Indicators of Success

REACH's strategy has successfully improved access to health care in Afghanistan, according to Huber, increasing contraceptive prevalence, births attended by skilled attendants, and rates of immunization for rural children. Additionally, the training and deployment of more than 6,000 new community health workers has made a "major contribution" to REACH's success, she said. While conceding that the program's results are only small advances in the larger scheme, Huber said that progress made in the health sector will help foster stability and strengthen the relationship between Afghanis and their government: "They'll feel that the government is working for them and that they have hope for their future and their children's future."

Loevinsohn also touted Afghanistan's recent strides in the health sector. Recent studies indicate that areas with PPAs experienced the greatest percentage increases in antenatal care and the number of newly established health centers, as well as the highest number of facilities with trained female workers. In addition, PPAs—at a cost of approximately US$4 per capita annually—represent the most cost-effective contract scheme used in Afghanistan, he said. The success of PPAs in Afghanistan led Loevinsohn to conclude that having a clear package of services and indicators, as well as established geographical assignments and evaluation methods, will lead to success: "[This strategy] will get you where you want to go."

Lessons Learned

Loevinsohn maintains that the positive results obtained in Afghanistan using PPAs show that the scheme can be replicated in other fragile environments. He recommended that donors contract more systematically with NGOs, eliminate the use of short-term contracts, and issue performance bonuses to ensure that NGOs work toward the agreed indicators of success. In addition, he encouraged donors to channel money through the host country's government. Following these measures "leads to large and rapid improvements in health services," he said.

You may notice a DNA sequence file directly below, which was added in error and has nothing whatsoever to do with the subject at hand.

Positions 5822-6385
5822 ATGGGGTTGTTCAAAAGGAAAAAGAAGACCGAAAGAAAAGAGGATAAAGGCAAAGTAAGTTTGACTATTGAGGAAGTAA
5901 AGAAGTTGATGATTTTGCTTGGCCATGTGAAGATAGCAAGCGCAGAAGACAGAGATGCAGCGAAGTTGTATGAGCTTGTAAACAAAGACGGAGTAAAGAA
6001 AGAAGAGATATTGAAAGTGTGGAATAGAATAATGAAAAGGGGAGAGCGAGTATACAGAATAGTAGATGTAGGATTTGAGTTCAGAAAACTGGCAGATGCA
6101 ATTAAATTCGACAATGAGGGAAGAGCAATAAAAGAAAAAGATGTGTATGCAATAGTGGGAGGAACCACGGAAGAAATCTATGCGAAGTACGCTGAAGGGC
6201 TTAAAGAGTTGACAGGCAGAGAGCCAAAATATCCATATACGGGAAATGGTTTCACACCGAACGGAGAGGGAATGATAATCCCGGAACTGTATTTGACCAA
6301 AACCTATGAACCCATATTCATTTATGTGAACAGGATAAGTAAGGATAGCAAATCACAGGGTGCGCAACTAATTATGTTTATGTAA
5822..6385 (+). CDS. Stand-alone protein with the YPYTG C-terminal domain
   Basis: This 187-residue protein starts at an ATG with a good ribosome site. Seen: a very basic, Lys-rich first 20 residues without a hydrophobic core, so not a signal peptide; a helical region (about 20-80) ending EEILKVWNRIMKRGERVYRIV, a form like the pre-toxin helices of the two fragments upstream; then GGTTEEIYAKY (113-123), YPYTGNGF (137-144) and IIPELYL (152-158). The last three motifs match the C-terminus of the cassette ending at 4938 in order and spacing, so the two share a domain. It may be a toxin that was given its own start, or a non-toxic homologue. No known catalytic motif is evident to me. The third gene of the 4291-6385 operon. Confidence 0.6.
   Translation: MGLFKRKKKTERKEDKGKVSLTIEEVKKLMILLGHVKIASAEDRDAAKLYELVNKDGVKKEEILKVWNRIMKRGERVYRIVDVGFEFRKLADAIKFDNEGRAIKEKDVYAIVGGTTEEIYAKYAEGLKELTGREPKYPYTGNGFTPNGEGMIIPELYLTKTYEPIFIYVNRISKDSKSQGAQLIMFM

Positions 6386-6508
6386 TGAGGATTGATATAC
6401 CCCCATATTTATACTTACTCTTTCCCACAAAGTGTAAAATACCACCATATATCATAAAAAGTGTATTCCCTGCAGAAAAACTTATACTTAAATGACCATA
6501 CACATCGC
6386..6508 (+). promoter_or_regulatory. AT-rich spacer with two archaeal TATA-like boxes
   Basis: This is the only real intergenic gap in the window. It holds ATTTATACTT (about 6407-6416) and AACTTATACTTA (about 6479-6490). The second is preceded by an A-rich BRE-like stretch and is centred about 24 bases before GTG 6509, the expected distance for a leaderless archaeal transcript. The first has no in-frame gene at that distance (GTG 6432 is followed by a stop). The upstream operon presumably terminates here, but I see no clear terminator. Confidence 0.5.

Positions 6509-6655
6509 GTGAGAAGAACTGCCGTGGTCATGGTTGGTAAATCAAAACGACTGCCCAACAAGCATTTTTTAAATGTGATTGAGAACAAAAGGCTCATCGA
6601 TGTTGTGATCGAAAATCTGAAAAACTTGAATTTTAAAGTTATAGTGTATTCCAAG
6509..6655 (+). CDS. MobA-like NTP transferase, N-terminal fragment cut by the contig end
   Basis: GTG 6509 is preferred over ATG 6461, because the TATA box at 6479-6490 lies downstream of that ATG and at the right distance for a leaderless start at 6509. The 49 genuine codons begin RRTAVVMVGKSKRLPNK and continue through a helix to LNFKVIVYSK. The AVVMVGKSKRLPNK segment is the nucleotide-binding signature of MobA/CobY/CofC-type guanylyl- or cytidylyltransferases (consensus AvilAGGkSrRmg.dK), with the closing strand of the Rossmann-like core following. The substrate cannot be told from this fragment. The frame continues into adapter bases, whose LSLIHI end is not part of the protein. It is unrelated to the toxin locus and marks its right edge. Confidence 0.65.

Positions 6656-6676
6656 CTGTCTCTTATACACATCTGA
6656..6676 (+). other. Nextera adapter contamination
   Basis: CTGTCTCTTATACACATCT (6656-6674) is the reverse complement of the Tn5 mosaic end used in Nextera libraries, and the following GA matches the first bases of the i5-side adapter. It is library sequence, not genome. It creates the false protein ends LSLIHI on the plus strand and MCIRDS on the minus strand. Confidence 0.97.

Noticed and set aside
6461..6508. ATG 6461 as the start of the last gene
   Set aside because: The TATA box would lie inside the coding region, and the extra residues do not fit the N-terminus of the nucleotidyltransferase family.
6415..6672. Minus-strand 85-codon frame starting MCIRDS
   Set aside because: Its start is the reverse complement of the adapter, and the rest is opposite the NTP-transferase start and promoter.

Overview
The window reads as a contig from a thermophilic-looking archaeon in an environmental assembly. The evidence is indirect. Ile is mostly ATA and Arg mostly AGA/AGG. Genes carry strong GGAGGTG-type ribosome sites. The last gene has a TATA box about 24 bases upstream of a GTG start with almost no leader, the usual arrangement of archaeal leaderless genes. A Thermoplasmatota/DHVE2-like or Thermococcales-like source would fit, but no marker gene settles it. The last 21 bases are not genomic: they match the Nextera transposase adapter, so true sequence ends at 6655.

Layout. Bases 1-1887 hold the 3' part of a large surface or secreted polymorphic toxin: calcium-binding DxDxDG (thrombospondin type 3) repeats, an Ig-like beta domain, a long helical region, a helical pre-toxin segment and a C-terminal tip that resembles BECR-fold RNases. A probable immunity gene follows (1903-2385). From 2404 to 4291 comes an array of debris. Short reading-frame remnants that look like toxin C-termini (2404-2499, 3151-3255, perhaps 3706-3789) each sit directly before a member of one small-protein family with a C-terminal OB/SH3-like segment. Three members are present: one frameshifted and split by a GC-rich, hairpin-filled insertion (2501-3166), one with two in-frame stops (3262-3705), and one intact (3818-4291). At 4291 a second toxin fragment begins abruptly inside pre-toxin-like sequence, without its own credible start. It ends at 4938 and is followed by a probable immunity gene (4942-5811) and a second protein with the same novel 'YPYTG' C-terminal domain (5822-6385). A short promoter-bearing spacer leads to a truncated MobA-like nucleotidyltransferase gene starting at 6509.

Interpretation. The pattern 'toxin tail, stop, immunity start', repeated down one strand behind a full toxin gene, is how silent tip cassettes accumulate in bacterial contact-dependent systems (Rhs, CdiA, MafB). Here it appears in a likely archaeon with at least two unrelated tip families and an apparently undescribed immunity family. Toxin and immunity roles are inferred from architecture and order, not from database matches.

Despite Loevinsohn's recommendations, though, some attendees voiced skepticism over the prospects of replicating Afghanistan's results in other settings. One attendee argued that governments in stable countries have not been willing to hand over lucrative donor contracts to the NGO community. Loevinsohn agreed that stable governments often have a vested interest in "keeping things the way they are" and are often hesitant to forsake the power and prestige of international contracts, but he pointed to Bangladesh and India as two successful examples of stable countries that have agreed to contract with health sector NGOs. Serious progress can be achieved through partnerships in other settings, Loevinsohn said, but warned that the process of replicating Afghanistan's success will be challenging and ongoing: "This is an evolving story."

Drafted by Ken Crist.


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Environmental Change and Security Program

The Environmental Change and Security Program (ECSP) explores the connections between environmental change, health, and population dynamics and their links to conflict, human insecurity, and foreign policy.  Read more